Thrombolytic Therapy – Pharmacology for Nurses: Practical

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Chapter 26: Coagulation Modifier Drugs Test, Thrombolytic Therapy, Pharmacology for Nurses

The key terms in this Pharmacology course include Coagulation Modifier Drugs, Thrombolytic Therapy, Adverse Effects, Pharmacology for Nurses: Practical Applications

A patient is receiving thrombolytic therapy, and the nurse monitors the patient for adverse effects. What is the most common undesirable effect of thrombolytic therapy?

Anaphylactic reactions

Internal and superficial bleeding


Nausea and vomiting

Bleeding, both internal and superficial, as well as intracranial, is the most common undesirable effect of thrombolytic therapy. The other options list possible adverse effects of thrombolytic drugs, but they are not the most common effects.

A patient who has been anticoagulated with warfarin (Coumadin) has been admitted for gastrointestinal bleeding. The history and physical examination indicates that the patient may have taken too much warfarin. The nurse anticipates that the patient will receive which antidote?

Protamine sulfate

Vitamin E

Vitamin K

Potassium chloride

Vitamin K is given to reverse the anticoagulation effects of warfarin toxicity. Protamine sulfate is the antidote for heparin overdose. The other options are incorrect.

A patient will be taking dabigatran (Pradaxa) as part of treatment for chronic atrial fibrillation. Which statements about dabigatran are true? (Select all that apply.)

Dabigatran levels are monitored by measuring prothrombin time/international normalized ratio (PT/INR) results.

Bleeding is the most common adverse effect.

This drug is a prodrug and becomes activated in the liver.

The dose of dabigatran is reduced in patients with decreased renal function.

Idarucizumab (Praxbind) is given as an antidote in cases of uncontrolled bleeding.

A patient is being discharged on anticoagulant therapy. The nurse will include in the patient-education conversation that it is important to avoid herbal products that contain which substance?




Saw palmetto

Capsicum pepper, feverfew, garlic, ginger, ginkgo, St. John’s wort, and ginseng are some herbal products that have potential interactions with anticoagulants, especially with warfarin.

A patient will be receiving a thrombolytic drug as part of the treatment for acute myocardial infarction. The nurse explains to the patient that this drug is used for which purpose?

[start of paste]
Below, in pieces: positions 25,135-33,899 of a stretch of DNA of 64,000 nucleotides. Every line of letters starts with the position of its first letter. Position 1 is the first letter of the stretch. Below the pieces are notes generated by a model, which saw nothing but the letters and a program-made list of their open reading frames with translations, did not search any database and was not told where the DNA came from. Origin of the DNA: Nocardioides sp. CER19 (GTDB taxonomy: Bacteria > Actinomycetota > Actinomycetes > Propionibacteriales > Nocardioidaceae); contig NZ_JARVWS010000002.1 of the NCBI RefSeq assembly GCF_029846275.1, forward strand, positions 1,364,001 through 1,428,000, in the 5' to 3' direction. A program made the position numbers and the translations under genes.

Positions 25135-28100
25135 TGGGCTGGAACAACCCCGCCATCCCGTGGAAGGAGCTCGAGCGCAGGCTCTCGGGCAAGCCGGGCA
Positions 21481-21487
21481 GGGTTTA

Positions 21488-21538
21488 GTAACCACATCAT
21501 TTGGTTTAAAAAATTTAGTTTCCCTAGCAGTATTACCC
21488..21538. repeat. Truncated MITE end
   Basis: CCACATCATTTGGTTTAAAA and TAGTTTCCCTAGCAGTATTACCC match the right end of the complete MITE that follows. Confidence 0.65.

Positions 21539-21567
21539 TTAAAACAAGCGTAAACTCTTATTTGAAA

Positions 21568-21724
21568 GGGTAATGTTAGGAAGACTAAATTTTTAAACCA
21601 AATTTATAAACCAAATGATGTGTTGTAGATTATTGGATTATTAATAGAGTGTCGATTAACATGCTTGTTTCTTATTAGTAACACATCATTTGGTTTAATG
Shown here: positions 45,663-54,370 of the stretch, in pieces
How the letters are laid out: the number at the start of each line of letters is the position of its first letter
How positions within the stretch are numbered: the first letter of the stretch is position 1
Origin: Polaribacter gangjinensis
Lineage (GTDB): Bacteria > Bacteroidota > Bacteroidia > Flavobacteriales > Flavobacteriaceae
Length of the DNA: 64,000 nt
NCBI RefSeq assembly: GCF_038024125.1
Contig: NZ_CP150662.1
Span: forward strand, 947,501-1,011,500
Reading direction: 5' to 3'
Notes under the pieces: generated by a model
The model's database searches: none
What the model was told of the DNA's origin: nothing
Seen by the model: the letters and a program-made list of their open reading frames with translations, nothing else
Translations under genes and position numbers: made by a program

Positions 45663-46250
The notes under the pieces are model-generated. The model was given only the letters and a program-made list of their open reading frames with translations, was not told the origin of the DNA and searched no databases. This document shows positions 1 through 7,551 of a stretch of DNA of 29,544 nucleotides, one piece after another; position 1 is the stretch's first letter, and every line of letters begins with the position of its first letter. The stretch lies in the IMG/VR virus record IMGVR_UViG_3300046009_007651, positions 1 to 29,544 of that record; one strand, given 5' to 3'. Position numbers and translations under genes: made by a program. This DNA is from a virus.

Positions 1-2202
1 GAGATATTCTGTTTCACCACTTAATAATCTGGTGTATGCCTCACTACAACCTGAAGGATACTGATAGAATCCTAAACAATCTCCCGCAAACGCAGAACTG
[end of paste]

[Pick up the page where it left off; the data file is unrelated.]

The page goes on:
To prevent further clot formation

To dissolve the clot in the coronary artery

To control bleeding in the coronary vessels

To relieve chest pain

Thrombolytic drugs lyse, or dissolve, thrombi. They are not used to prevent further clot formation or to control bleeding. As a result of dissolving of the thrombi, chest pain may be relieved, but that is not the primary purpose of thrombolytic therapy.

A patient has been prescribed warfarin (Coumadin) in addition to a heparin infusion. The patient asks the nurse why he has to be on two medications. The nurse’s response is based on which rationale?

The warfarin is used to reach an adequate level of anticoagulation when heparin alone is unable to do so.

The combination of heparin and an oral anticoagulant results in fewer adverse effects than heparin used alone.

Heparin is used to start anticoagulation so as to allow time for the blood levels of warfarin to reach adequate levels.

The oral and injection forms work synergistically.

This overlap therapy is required in patients who have been receiving heparin for anticoagulation and are to be switched to warfarin so that prevention of clotting is continuous. This overlapping is done purposefully to allow time for the blood levels of warfarin to rise, so that when the heparin is eventually discontinued, therapeutic anticoagulation levels of warfarin will have been achieved. Recommendations are to continue overlap therapy of the heparin and warfarin for at least 5 days; the heparin is stopped after day 5 when the international normalized ratio (INR) is above 2.